And that’s pretty much it for the presentation. I find it takes a lot of practice for students to be totally comfortable with it.

  3. Jim says:

    I teach 1st-year Japanese university kids. Generally, they’ve had a lot of prior grammar instruction but little practice in meaningful use. My task is to activate, or to establish links between patterns they know and how to create meaning.

    For get used to, I introduce it by talking about my experiences of Japan. While doing so, I draw a timeline on the board. On the left-hand side of the timeline, I write:

    THEN ——————– NOW

    As students know the past simple, example sentences like, ‘When I first saw natto, I thought that it looked funny’. (I accompany this with the appropriate ‘yucky’ gesture, which usually gets a laugh.) I write this sentence under THEN. I tell my students that ‘I had natto three times last week. I like natto.’ under ‘NOW’. This forms the basis for the target sentence.

    I didn’t like natto at first. Now, I’m used to eating it.

    I repeat this example with others. ‘Hardly ever ate rice —– eat it every day’ / ‘use chopsticks rarely —- use chopsticks with every meal’. And so on.

    As students are in their 1st year, they are often not used to university life in all respects. Some are living alone for the first time. I ask them to think about life as a high school student and life now as a university student. Students are asked to copy the timeline from the board and to add their own examples. They produce the target sentence a few times using their examples.

    Then, students get in pairs to ask and answer the following question: “How has your life changed since coming to university?” They are encouraged to develop their dialogues into conversations.

  4. Manish says:

    When I teach be used to and get used to I prefer to share practical examples because it helps the trainees to understand the concept better. For example…

    Manish is from a village so obviously he is not accustomed to living in noisy and crowded areas.

    If he moves to a city he will get frustrated. Why?

    Because he is not used to living in a city.

    Now you can add more to that and continue further with the same example…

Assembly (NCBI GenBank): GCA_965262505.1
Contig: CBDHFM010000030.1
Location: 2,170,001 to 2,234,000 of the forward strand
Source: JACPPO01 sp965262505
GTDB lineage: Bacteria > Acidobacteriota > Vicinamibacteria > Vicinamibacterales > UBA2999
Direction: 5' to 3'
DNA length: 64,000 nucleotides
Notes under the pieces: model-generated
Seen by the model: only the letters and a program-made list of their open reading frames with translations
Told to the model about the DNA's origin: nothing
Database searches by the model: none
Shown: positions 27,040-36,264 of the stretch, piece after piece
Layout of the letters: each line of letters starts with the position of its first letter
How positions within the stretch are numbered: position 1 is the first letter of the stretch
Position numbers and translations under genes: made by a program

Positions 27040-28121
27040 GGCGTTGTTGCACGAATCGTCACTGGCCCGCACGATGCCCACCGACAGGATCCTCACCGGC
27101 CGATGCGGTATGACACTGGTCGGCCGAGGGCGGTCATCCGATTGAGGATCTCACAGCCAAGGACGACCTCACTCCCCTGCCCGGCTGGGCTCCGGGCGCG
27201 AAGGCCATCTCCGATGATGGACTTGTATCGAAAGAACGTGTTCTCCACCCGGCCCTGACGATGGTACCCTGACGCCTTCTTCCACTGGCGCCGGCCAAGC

If Manish starts living in the city he will get used to living there.

  5. Anonymous says:

    For conversation based adults: When teaching be used to I usually introduce it in the lesson after used to (past). In the used to lesson we look at a familiar movie that has a Cinderella transformation. A current example that is internationally popular is Slumdog Millionaire. We talk about what the lead characters used to do (live in the slums) and what we imagine they do now (live in a mansion).

    Jamal used to live in the slums, but now he lives in a big house.
    Jamal used to have to steal food, but now he has plenty of money.

    In the next class we talk about what the characters had to get used to and what they are probably used to now.

    Jamal had to get used to the paparazzi. Now he is used to the media attention.

    Adults are usually pretty eager to talk about a film that they’ve just seen or that is popular, and therefore the conversation isn’t forced. In other words, it requires minimal creativity from the students. Depending on the grammar level, you can mix in verb forms.

  6. Alfonso says:

    You can teach be used to and get used to by talking about marriage and how it changes one’s life. Show pictures representing the “habits” you have or had. For example:

    I am used to getting up late, I’m not used to washing someone else’s clothes. etc.

    Then, show what “new” situations they will need to adapt to. For example:

    When you get married, you’ll need to get used to your husband’s habits. etc.